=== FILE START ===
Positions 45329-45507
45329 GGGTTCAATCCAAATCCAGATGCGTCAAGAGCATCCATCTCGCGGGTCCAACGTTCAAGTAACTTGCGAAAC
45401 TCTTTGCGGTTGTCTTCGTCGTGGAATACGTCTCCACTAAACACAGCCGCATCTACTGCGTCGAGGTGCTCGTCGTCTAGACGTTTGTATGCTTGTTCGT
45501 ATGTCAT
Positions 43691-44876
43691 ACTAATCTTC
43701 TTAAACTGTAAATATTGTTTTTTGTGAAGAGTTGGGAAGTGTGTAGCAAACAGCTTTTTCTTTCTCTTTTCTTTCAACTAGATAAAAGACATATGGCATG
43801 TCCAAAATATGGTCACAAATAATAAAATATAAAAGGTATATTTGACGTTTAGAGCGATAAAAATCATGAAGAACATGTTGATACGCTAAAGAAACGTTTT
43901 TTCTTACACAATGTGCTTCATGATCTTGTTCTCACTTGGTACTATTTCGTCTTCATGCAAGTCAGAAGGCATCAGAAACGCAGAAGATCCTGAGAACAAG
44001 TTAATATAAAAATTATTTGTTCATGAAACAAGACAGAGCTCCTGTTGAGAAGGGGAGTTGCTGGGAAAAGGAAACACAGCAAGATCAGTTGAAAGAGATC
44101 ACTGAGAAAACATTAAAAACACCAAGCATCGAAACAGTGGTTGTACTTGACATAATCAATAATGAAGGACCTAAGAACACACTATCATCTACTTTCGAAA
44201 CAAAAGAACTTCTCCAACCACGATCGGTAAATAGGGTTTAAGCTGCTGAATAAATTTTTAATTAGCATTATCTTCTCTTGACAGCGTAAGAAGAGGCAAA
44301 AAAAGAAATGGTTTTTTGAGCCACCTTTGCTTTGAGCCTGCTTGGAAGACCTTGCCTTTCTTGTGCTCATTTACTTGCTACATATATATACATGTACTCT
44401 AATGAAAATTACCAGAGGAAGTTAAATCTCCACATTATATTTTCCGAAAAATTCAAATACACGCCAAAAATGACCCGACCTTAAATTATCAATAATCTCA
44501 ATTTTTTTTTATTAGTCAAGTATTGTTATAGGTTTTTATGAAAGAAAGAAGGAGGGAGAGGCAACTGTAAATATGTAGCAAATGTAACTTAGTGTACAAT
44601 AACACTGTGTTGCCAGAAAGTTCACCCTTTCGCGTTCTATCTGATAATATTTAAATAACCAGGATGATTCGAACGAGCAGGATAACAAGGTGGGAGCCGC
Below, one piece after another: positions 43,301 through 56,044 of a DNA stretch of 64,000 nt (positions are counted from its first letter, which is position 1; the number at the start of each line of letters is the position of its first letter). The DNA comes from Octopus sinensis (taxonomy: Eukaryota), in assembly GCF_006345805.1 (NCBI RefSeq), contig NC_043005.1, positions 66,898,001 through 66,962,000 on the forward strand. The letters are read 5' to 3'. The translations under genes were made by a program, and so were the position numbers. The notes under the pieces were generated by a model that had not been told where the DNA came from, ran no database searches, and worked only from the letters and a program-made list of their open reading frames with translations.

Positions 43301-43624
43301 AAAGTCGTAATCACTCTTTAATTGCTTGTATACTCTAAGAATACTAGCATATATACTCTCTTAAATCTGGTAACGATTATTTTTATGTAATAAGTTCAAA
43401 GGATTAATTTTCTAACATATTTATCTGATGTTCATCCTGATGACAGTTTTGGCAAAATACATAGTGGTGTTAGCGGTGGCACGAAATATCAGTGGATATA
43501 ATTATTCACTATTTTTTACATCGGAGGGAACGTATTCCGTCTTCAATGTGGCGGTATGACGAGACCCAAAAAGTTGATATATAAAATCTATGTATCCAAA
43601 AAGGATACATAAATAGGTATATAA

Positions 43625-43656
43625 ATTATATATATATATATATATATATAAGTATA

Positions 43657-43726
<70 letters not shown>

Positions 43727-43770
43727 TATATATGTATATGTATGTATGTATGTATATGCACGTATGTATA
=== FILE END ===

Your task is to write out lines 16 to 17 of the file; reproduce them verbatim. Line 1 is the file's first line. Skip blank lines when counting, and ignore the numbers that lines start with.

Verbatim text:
44601 AACACTGTGTTGCCAGAAAGTTCACCCTTTCGCGTTCTATCTGATAATATTTAAATAACCAGGATGATTCGAACGAGCAGGATAACAAGGTGGGAGCCGC
Below, one piece after another: positions 43,301 through 56,044 of a DNA stretch of 64,000 nt (positions are counted from its first letter, which is position 1; the number at the start of each line of letters is the position of its first letter). The DNA comes from Octopus sinensis (taxonomy: Eukaryota), in assembly GCF_006345805.1 (NCBI RefSeq), contig NC_043005.1, positions 66,898,001 through 66,962,000 on the forward strand. The letters are read 5' to 3'. The translations under genes were made by a program, and so were the position numbers. The notes under the pieces were generated by a model that had not been told where the DNA came from, ran no database searches, and worked only from the letters and a program-made list of their open reading frames with translations.